- Courtesy Calamity Crafters
- Jen McKee makes bags you wont find at, say, Target.
Everyone's been there: searching for that perfect gift for a fashion-forward friend. Either you don't find it, or worse, you can't afford it. The solution for some locals: Make it yourself.
A few of these artistic souls have even taken the next step, creating jewelry and clothes for friends and for others. They aren't professional jewelers or seamstresses. They're a new breed of crafters, and some of them have created a club to share and sell their works.
The group, now nine members strong, goes by the name Calamity Crafters. Its creations, for the record, don't include toilet-paper cozies and Christmas sweaters.
"The term 'craft' seems to have this kind of diminutive, like, 'Oh, isn't that cute. She's crafting,'" says member Kelly MacPherson Staat, 31. "[But] when you think about it, people who have a sort of skill call it their craft."
And one look at Calamity's wares is impressive: retro-fabulous jewelry, handbags, T-shirts and other accessories. MacPherson Staat creates chunky resin necklaces showcasing vintage movie posters or creepy-kitschy animals manipulated through Photoshop. Marcea Flowers, owner of the tattoo parlor Holey Rollers (where the women regularly sell their crafts), transfers images of Mexican playing cards or Elvis onto T-shirts.
Beyond wearable crafts, the group's sole male member, Jeff Cloutier sells photographs, including some of fashionable femme-fatales. Flowers also sells photos of staged vintage tableaus of murders and mug shots.
Crimes of fashion
Most of the women claim a lifelong interest in crafting. As they met through friends and acquaintances over the years, the group slowly began to take shape.
"We were all doing our own thing independently and then we came together and thought, 'Wow, we should become a force,'" says Flowers.
They only formally organized a year ago. Flowers explains that they originally joined as a chapter of a nationwide alternative craft ring, the Craft Mafia, based in Austin, Texas, but felt too restricted by the Mafia's rules and regulations. They dropped out, changed their name, changed it again, and moved on.
- Solid, chic and even a little scary: Kelly MacPherson Staats jewelry.
"[We're] the outlaws of the craft world," the 38-year-old Flowers explains with a chuckle.
Though Flowers could be credited with organizing the group originally, she insists that there isn't a leader and they vote on all decisions. What they've formed is as much a quilting circle as a business venture.
The group has met on a monthly basis and rented booths at farmers markets, art events such as Nocturnal Mockery, roller derbies and burlesque shows. For more permanent arrangements, individual members have worked with art establishments such as Edifice Gallery and the Business of Art Center. Other tattoo parlors and local boutiques like Out of the Box carry pieces by a few of the women.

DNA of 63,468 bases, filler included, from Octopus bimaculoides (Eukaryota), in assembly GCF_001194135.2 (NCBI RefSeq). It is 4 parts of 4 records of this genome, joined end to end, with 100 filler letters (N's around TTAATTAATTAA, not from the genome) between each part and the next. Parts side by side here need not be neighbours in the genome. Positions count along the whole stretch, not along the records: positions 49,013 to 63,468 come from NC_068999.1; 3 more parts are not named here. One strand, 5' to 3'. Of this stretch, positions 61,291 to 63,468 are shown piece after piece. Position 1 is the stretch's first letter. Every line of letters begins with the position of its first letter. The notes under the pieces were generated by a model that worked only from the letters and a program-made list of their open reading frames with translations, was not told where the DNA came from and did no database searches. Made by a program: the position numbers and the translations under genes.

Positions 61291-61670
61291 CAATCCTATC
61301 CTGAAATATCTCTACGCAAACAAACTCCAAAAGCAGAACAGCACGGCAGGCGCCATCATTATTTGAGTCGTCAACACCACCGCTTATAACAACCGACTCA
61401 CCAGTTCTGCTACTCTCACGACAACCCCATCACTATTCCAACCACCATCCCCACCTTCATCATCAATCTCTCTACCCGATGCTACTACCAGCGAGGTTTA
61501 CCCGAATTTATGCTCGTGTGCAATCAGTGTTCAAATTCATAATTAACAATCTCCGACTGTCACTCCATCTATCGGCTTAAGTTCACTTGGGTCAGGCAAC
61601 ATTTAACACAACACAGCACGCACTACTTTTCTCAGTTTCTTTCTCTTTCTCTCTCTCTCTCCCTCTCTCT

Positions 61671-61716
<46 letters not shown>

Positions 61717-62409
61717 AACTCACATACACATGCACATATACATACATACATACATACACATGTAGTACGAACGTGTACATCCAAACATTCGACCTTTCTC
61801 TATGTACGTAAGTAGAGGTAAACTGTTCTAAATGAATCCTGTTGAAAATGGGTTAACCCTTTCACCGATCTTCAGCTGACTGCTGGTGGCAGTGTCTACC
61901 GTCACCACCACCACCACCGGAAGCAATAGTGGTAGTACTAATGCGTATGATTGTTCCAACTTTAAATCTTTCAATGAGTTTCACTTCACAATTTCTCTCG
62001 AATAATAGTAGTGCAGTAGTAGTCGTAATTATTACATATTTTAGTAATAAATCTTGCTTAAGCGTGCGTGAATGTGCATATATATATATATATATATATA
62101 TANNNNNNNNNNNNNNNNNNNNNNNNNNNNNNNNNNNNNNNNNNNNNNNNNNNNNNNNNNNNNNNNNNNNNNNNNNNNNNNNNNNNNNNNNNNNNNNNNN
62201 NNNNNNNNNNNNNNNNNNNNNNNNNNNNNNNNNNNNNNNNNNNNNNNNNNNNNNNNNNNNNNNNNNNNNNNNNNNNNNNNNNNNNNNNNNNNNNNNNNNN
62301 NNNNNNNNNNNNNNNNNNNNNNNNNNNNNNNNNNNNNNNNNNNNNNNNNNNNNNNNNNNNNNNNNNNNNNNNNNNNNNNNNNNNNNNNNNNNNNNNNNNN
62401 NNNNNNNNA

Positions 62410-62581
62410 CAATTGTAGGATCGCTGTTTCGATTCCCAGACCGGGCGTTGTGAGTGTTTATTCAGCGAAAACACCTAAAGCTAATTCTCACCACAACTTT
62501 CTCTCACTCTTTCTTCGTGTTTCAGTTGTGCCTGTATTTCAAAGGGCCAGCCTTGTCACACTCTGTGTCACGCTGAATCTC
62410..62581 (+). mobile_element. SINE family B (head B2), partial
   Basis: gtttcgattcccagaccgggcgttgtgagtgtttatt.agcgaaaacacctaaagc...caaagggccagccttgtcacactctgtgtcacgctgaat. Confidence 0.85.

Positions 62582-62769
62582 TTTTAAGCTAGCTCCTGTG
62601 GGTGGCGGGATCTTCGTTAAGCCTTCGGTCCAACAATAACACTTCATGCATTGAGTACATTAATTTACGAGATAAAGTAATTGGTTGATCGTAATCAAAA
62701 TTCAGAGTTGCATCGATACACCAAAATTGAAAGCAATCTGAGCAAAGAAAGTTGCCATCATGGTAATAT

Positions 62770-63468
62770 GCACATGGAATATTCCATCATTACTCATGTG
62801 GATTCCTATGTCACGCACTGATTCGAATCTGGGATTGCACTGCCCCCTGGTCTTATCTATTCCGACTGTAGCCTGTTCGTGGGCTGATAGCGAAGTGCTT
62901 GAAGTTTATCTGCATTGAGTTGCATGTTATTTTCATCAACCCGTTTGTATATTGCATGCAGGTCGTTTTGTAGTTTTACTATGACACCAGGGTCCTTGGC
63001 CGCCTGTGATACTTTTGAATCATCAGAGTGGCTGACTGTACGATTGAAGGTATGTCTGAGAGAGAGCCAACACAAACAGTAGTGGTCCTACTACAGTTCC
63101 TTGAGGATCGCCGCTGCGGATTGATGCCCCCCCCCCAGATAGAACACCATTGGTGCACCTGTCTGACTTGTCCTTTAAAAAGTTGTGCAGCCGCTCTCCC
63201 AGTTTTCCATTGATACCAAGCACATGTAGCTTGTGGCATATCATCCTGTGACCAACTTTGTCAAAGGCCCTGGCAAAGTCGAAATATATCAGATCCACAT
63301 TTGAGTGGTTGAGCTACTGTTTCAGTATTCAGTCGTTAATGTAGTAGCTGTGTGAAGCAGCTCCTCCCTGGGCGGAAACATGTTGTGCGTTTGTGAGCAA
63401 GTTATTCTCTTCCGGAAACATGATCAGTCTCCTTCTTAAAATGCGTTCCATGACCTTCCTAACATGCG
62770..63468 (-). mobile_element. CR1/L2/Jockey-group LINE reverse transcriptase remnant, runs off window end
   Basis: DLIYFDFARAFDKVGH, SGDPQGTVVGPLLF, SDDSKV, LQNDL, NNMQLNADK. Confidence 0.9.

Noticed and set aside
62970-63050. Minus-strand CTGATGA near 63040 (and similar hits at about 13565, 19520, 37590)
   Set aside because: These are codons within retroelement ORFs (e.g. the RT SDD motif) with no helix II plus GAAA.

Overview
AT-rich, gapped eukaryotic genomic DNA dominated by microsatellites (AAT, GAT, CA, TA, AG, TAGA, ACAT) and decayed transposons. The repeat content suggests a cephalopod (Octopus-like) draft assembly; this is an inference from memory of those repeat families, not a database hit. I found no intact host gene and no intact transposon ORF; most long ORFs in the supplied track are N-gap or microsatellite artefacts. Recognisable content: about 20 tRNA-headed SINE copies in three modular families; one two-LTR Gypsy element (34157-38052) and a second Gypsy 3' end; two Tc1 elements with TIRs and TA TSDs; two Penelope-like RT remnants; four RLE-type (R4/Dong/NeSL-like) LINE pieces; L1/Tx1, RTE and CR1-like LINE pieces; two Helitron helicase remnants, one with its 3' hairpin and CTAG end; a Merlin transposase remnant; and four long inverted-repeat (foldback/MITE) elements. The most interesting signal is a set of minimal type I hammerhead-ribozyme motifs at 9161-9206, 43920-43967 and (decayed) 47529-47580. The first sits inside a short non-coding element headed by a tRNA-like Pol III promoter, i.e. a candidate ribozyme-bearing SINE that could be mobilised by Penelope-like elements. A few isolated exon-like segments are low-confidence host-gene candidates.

When asked if it's difficult to market to retail businesses, the women shrug and admit they haven't pursued it that much. Each has a full-time job and a family, which leaves less time for aggressive promotion.
While nationwide Craft Mafia groups peddle styles similar to Calamity Crafters, the women have yet to come across another alternative crafting group in the region. And outside Calamity's umbrella, several of the women have created their own brands. Jen McKee, 31, has Spilt Milk Clothing; Jones LeFae, 40, has Escape from Babylon; and MacPherson Staat's Shady Lady markets "good jewelry for bad girls."
The Internet is another source for sales, although seeing a picture online isn't the same as inspecting a piece in person, says MacPherson Staat. She, like McKee, sells through the merchants' forum site etsy.com; other members, such as LeFae, have their own Web sites.
Art of dressing
In light of the swooning economy, Calamity's crafters seem refreshingly resilient.
"People are getting more into handmade things and starting to support people locally," says Flowers. "With this economy especially, people are starting to think about where their money goes."
It helps that the crafters' prices are reasonable. LeFae's gemstone jewelry runs between $20 and $100, while MacPherson Staat and McKee's works top out at $40 for a large necklace or handbag. Flowers starts T-shirts at $6, and she says they sell out at every show.
The pieces are as well-constructed as they are chic. The handbags are lined and tightly sewn, and the jewelry findings are good-quality metals. Even better, the crafters tend toward Earth-friendly ideals. Flowers and McKee, especially, strive for eco-conscious pieces by way of recycled materials salvaged from estate sales or the dumpster. McKee has been known to use a leaky faucet to rust a piece of metal.
Some would argue that what they create doesn't qualify as art, but the crafters unanimously disagree. Jewelry, they say, is an art, and it's something you can carry around with you, unlike a painting.
"You hear the phrase, 'a person who is good at their craft.' Well, that is what we all strive to do. This happens to be our outlet," says LeFae. "That's the ultimate expression of your personality ... how you dress yourself."